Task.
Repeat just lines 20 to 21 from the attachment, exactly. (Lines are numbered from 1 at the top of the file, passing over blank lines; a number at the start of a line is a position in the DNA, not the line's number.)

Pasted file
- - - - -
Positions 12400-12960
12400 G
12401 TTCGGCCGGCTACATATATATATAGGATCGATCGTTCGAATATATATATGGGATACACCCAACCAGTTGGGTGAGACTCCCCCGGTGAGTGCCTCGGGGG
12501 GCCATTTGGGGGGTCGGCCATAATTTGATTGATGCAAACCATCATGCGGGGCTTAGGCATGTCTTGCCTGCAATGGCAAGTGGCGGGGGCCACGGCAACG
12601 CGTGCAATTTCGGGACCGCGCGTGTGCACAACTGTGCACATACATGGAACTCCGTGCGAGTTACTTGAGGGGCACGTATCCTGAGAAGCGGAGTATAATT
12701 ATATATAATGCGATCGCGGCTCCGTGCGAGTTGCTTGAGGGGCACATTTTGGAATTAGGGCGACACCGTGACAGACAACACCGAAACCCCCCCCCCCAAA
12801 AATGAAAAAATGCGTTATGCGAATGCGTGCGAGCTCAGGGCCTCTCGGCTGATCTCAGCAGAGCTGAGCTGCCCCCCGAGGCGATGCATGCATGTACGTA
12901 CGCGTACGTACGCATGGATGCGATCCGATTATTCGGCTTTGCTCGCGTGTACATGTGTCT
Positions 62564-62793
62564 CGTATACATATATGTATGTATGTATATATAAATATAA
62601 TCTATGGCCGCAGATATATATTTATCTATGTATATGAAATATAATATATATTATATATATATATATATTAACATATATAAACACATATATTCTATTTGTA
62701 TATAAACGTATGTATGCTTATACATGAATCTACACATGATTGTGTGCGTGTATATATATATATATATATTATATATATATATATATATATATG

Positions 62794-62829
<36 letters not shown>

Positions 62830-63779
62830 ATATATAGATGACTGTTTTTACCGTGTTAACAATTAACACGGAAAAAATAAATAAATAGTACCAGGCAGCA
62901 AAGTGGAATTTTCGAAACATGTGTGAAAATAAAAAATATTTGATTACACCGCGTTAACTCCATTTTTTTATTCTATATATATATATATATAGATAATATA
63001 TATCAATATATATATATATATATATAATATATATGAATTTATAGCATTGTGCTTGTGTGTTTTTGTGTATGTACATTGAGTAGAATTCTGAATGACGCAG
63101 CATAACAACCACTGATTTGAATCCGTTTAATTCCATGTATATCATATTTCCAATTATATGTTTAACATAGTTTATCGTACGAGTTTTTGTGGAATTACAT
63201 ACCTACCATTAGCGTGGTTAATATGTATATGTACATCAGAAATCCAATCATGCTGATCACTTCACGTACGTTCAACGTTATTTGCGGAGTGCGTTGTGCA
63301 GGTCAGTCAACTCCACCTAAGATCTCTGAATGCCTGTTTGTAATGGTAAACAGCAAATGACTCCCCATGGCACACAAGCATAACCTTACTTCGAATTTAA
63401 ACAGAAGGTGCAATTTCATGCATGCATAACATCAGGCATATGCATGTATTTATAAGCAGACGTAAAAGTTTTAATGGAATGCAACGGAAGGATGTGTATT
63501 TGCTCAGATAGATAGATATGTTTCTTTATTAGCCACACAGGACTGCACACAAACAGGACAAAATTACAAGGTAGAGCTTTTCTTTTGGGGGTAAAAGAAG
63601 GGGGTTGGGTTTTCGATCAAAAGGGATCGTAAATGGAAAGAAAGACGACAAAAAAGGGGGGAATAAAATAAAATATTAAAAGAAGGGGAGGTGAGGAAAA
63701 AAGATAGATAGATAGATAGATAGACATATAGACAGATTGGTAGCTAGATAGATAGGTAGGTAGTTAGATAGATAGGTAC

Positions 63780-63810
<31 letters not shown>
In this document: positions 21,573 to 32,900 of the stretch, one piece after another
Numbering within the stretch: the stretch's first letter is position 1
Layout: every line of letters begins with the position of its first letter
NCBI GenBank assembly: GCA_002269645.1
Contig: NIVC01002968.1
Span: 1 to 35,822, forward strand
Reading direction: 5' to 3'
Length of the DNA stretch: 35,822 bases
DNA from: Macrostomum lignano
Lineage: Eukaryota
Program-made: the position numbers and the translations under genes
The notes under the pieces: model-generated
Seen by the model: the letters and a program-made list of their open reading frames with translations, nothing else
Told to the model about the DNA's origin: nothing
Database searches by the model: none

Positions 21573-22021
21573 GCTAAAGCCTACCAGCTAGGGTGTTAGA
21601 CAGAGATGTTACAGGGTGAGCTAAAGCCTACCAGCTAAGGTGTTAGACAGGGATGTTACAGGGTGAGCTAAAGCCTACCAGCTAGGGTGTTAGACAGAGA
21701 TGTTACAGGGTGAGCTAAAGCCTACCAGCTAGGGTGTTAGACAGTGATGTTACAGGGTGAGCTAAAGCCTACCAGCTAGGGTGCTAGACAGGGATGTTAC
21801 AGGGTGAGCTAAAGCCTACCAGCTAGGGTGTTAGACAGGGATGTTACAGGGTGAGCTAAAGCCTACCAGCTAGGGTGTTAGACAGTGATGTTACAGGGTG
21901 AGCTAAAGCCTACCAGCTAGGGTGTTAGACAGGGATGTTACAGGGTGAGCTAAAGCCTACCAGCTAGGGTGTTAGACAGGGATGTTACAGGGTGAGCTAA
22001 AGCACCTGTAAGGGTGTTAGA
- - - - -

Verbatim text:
63201 ACCTACCATTAGCGTGGTTAATATGTATATGTACATCAGAAATCCAATCATGCTGATCACTTCACGTACGTTCAACGTTATTTGCGGAGTGCGTTGTGCA
63301 GGTCAGTCAACTCCACCTAAGATCTCTGAATGCCTGTTTGTAATGGTAAACAGCAAATGACTCCCCATGGCACACAAGCATAACCTTACTTCGAATTTAA